“Through collaboration with United Way of Greater Waterbury, I’ve also had the opportunity to provide financial coaching training and technical assistance for volunteers who work with agency client  requesting this assistance,” Faye shares. Being a financial educator involves more than performing financial calculations and staying current on the myriad of products and services available as well as the impact of legislative changes on our finances. It gets to the heart of what people believe is important about how they live. It involves listening, learning about their situations, and guiding them in identifying their options while addressing financial decisions they face.

Article by Stacey Stearns

Meet Zachary Duda: Litchfield County 4-H Intern

Zachary DudaHello my name is Zachary Duda and I am excited to be an intern this summer with Litchfield County 4-H! I am currently a senior pursuing a Bachelor of Science in Agriculture and Natural Resources at the University of Connecticut. At UConn I serve as the President of the UConn Agricultural Advocacy Club and am active with the UConn FFA Alumni. My agricultural experience is broad having jobs in areas such as nursery and landscaping, forage crop production, and dairy science. As a former FFA member I was able to learn the value of hands-on applications and want to bring agriculture to the younger generation of agriculturalists in Connecticut.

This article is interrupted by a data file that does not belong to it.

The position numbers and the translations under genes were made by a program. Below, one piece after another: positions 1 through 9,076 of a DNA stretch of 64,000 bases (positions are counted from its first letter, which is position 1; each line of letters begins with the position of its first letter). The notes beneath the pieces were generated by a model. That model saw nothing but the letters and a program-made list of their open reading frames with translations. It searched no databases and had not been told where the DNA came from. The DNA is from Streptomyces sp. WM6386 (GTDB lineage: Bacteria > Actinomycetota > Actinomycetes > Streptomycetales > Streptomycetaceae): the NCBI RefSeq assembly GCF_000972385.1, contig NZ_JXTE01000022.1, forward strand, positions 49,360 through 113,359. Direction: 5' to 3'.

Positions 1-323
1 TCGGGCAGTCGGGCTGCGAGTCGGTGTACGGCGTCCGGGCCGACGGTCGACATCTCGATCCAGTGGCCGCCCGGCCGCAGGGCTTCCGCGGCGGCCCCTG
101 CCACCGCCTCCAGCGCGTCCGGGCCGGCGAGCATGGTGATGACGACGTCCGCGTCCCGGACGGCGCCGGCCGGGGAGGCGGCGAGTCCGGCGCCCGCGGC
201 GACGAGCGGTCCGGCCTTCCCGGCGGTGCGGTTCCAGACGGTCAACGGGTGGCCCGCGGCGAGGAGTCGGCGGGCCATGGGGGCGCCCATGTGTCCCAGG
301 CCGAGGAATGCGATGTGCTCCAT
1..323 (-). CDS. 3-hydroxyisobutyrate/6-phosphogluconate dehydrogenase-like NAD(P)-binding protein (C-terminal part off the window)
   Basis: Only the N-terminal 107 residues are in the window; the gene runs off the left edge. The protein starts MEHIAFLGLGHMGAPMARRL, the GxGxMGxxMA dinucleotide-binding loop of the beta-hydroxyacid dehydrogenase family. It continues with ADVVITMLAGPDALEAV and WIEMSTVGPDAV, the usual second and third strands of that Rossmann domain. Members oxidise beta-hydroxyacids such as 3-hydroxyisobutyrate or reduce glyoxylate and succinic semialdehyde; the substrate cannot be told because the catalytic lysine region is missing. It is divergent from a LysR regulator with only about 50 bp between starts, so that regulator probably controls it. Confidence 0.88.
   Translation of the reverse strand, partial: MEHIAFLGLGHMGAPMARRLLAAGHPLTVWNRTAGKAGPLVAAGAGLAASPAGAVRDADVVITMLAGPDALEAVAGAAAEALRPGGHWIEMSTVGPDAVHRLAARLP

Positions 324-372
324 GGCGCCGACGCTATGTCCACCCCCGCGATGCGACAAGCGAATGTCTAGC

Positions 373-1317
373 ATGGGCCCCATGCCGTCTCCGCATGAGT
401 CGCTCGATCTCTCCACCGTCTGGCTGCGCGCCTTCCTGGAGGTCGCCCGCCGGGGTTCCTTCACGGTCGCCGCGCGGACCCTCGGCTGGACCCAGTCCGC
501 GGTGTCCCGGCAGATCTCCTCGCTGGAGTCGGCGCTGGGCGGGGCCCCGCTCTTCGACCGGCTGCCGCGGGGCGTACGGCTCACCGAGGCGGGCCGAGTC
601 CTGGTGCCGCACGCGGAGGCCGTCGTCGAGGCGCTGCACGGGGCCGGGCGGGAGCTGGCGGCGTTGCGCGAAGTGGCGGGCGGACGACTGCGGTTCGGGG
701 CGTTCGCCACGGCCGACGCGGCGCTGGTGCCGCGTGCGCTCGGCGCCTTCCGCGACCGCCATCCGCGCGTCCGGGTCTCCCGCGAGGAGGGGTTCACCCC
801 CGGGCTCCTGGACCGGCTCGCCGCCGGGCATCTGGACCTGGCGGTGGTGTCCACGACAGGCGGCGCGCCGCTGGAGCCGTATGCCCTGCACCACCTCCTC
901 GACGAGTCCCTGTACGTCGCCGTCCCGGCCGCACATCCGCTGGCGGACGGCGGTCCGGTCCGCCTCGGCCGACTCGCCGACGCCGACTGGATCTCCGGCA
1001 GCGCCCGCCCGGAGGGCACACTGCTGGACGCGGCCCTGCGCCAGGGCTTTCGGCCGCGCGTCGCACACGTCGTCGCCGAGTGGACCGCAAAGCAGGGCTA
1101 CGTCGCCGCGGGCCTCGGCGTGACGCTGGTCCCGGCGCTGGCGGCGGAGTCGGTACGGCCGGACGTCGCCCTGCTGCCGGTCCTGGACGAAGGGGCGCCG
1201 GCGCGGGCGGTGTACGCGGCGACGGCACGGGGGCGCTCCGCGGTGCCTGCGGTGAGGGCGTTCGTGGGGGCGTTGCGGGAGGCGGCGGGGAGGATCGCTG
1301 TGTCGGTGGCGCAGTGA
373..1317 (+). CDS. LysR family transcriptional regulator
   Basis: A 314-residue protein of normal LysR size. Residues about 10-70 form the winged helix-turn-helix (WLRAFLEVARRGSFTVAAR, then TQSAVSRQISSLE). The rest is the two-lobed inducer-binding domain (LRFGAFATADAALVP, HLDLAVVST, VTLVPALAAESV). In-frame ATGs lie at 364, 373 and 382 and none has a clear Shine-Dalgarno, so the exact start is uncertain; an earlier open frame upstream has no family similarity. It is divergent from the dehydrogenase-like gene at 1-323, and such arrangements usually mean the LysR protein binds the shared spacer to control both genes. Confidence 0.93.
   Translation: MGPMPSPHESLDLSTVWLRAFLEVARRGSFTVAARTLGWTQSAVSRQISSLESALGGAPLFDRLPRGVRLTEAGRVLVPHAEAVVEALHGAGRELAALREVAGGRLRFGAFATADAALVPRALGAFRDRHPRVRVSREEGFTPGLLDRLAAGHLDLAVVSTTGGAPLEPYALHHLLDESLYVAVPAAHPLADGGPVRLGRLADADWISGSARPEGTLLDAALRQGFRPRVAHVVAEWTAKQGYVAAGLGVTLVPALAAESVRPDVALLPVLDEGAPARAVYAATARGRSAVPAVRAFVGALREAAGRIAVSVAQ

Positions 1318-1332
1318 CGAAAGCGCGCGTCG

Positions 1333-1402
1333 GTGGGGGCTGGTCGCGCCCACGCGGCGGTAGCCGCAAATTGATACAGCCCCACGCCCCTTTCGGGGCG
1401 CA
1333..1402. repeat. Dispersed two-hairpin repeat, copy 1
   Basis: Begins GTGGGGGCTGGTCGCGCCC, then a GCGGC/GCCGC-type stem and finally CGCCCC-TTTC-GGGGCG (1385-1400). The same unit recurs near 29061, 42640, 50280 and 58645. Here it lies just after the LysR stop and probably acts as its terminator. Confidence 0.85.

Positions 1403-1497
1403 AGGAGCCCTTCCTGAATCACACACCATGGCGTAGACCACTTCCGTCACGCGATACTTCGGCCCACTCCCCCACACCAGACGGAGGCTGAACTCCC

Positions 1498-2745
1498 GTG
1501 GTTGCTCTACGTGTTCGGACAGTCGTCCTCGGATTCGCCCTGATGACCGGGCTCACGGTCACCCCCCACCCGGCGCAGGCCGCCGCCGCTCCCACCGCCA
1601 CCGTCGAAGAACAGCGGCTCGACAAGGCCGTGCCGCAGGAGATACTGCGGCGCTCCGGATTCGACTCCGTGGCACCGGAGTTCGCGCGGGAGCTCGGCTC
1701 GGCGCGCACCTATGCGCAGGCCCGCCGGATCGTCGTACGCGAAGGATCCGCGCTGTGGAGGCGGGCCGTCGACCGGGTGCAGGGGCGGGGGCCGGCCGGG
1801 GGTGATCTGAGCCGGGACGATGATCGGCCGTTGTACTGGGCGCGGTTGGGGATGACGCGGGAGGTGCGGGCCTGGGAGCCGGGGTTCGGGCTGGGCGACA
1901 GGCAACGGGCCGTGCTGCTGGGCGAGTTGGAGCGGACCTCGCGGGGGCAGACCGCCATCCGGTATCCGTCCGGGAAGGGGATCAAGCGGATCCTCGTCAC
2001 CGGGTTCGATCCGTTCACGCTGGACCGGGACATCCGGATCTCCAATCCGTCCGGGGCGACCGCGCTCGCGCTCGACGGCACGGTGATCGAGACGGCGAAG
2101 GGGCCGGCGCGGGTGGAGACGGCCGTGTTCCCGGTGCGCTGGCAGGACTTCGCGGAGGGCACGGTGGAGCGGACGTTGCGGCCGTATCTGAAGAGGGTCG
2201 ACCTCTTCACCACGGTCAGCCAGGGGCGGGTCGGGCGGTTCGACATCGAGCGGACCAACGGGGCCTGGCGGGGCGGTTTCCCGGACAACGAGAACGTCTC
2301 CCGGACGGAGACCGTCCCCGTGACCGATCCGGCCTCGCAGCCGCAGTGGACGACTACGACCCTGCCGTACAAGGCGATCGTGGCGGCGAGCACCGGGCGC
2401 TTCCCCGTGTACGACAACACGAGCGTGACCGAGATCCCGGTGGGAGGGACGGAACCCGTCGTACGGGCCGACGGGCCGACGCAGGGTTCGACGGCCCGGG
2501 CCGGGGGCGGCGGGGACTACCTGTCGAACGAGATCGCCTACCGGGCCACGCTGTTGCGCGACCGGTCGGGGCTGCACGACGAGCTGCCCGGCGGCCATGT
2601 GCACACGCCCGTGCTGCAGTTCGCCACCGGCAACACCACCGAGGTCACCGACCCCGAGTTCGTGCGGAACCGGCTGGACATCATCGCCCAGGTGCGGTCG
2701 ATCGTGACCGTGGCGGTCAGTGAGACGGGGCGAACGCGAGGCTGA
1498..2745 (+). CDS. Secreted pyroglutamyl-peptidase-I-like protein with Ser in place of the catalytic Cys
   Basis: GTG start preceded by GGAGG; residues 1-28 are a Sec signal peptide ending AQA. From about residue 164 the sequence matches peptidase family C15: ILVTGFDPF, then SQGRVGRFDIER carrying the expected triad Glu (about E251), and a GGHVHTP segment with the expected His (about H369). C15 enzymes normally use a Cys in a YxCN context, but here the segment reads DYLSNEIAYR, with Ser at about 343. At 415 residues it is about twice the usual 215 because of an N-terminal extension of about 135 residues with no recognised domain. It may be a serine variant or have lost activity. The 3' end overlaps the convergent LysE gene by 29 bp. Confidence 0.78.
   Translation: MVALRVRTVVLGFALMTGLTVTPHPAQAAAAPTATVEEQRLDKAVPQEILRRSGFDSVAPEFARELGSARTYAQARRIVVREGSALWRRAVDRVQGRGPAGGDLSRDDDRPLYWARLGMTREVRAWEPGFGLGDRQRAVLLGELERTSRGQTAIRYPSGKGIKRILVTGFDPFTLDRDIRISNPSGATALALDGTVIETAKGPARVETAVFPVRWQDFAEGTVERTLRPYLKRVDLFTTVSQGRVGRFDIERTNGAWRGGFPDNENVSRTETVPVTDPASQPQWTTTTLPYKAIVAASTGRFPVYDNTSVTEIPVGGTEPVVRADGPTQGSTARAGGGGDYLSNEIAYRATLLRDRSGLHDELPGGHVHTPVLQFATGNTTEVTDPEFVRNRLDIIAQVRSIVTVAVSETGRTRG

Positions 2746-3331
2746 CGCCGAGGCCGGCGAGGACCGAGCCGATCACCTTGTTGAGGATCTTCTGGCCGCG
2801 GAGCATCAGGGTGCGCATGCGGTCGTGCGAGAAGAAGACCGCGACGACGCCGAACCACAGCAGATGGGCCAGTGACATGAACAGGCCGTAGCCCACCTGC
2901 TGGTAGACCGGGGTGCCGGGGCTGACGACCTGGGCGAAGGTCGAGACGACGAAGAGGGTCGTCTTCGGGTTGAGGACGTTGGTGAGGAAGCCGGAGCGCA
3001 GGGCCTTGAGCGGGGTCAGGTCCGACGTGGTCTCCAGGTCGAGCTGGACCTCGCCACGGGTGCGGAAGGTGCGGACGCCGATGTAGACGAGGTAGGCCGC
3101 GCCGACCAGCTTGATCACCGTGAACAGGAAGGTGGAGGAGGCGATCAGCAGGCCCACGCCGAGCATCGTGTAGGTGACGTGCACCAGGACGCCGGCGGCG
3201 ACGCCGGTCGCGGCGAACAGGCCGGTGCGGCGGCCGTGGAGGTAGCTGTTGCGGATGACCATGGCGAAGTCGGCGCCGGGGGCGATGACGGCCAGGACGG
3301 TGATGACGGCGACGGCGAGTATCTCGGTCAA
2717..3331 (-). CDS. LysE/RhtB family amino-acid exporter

This summer I will be working on a series of virtual lessons on all aspects of the agricultural industry as well as some leadership skills and techniques. The topics include tractor safety, weaning cattle, nutrition labels and food packaging, potting plants, quick cooking recipes, and many more. I hope that these lessons will provide younger learners with a platform to build off of so that they may enter the field of agriculture with ample knowledge and a set of skills that will benefit them for years to come.

I am eager to learn more about 4-H and the extension system as I believe it serves the state well in multiple aspects of community and overall well being. I look forward to being part of the great things 4-H has done for countless individuals over the years.

Connecticut Trails Day 2020 Is..Every Day!

If gorgeous weather isn’t enough incentive to get you outdoors, gear up for a DIY Trails Day Experience – any day!  Check out the over 200 trails and properties you can visit around the state, coordinated by the Connecticut Forest and Parks Association. Click HERE for info on enjoying the outdoors safely and responsibly during this health crisis. New to hiking, click HERE for tips on hike safety and planning.

This message is brought to you by the UConn Extension PATHS team – People Active on Trails for Health and SustainabilityWe are an interdisciplinary team of University of Connecticut extension educators, faculty, and staff committed to understanding and promoting the benefits of trails and natural resources for health, community & economic development and implementing a social ecological approach to health education.